A Seller’s Guide To Roy Lichtenstein

I Love Liberty by Roy LichtensteinI Love Liberty © Roy Lichtenstein 1982
Louis Denizet

Louis Denizet, Specialist[email protected]

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If you are in the market to sell a Roy Lichtenstein print, here are a few pieces of advice before you start your journey, to make sure you sell at the right time and achieve the right price.

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Roy Lichtenstein’s prolific prints output are a testament to his talent and dedication, as well as a reflection of the rise of Pop Art and its fascination with mechanical reproduction. Like many Pop artists, Lichtenstein was drawn to the machine-made and print was the perfect medium to mimic this industrial process to produce fine art.

“In the beginning, I wanted my prints to be very simple and mechanical… The paintings, in spite of me, have a very handmade look, but in the prints, you can achieve that sense of perfection,” Lichtenstein has said.

What is your Lichtenstein print worth?

An original painting by Lichtenstein can be valued in the tens of millions, while his prints and multiples can sell for up to seven-figure sums. A print with a small edition number, or an artist’s proof, will usually sell for higher than a print from a large edition, but rarity, condition, provenance and the artist being in the news can all affect a print’s value.

Prints made during Lichtenstein’s lifetime are generally the more valued, but don’t wholly discount posthumous prints issued by the Roy Lichtenstein Foundation. These can be in excellent quality and, if they are desirable and rare, have good potential to sell well on the secondary market.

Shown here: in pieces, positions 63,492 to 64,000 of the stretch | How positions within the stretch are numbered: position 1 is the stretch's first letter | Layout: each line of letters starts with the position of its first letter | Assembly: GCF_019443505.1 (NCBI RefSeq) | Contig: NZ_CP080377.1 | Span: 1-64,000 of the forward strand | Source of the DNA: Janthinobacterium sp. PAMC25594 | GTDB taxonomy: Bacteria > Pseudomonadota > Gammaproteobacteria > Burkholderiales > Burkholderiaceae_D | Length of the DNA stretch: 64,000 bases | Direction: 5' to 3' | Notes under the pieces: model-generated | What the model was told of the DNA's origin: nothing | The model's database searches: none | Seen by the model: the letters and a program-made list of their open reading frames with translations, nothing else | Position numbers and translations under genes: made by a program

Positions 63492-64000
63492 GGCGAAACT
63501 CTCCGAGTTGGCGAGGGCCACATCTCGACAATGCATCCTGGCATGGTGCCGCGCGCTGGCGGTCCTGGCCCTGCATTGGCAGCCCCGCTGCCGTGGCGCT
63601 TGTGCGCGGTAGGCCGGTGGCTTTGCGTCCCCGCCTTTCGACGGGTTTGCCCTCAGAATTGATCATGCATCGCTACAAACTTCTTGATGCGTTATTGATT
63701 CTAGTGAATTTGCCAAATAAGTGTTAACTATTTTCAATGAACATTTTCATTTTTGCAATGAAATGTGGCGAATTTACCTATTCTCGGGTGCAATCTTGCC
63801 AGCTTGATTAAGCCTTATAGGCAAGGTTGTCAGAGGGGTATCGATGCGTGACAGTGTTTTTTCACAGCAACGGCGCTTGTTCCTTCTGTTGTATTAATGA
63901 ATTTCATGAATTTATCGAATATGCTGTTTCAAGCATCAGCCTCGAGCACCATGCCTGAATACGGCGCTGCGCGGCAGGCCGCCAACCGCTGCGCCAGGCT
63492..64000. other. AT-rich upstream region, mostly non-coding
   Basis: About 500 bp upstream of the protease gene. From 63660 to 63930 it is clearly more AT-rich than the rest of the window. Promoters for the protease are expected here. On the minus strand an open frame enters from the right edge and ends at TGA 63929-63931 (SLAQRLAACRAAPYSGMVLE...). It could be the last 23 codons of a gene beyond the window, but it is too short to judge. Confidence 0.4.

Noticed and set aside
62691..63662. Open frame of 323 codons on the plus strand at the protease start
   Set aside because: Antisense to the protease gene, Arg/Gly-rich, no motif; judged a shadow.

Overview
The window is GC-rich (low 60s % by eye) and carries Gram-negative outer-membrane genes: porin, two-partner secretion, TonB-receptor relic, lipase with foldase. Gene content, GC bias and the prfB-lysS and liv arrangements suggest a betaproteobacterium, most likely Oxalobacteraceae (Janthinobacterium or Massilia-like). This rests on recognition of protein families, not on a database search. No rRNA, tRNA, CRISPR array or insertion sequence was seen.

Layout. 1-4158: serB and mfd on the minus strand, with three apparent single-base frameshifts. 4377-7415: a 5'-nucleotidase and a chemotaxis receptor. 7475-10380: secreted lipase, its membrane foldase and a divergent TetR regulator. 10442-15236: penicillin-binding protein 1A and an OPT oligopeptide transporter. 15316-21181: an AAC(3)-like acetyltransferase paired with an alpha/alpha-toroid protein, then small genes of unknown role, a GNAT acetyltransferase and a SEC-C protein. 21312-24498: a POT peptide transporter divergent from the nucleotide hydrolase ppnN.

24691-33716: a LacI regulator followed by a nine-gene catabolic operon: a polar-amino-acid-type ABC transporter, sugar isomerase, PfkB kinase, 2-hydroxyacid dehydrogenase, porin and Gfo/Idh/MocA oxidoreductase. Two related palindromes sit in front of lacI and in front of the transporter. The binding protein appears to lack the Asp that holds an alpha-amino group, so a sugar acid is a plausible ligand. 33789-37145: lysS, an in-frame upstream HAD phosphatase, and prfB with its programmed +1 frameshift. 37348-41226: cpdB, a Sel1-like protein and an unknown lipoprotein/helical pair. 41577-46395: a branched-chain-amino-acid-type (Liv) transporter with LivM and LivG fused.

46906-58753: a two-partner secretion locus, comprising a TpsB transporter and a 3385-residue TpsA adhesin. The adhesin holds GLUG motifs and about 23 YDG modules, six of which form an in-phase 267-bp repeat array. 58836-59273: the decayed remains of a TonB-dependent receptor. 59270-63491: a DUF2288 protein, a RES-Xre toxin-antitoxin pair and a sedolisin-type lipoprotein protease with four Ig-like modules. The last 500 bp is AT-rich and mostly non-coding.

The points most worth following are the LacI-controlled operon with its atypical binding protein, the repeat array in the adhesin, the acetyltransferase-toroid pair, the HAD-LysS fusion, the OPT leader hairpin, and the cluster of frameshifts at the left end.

Trends come and go but Lichtenstein’s comic book girls are consistently among the most popular – Nude with Blue Hair, one of the most expensive Lichtenstein prints at auction, sold for $878,804 (€695,642) in April 2023. Prints from Lichtenstein’s later career are also making something of a comeback, their popularity can be attributed to Lichtenstein’s refined craft at this point in his career, the smaller edition sizes, and the regularity of the signatures.

Since his first print series in 1967, Ten Landscapes, Lichtenstein has created portfolios of multiple prints throughout his career. Today, some prints are sold as individual sheets, while others are sold together as full portfolios. A full set of Ten Landscapes, for example, sold for €38,000 (£34,604) with fees in July 2020, while a single sheet of Landscape 5 sold for €10,510 in February 2022.

Learn more about Roy Lichtenstein's print market in our latest American Pop Print Report.

What are Lichtenstein collectors looking for?

Rarer is not always more desirable. In terms of collecting the coveted Pop Art series, Lichtenstein collectors tend to invest in screenprints with larger edition numbers (for example, editions of 300). It is often a good idea to hang on for a pending exhibition, film or book about the artist to reignite collector interest and engagement. Don’t sell if the market is saturated. Keep the investment until it is coveted.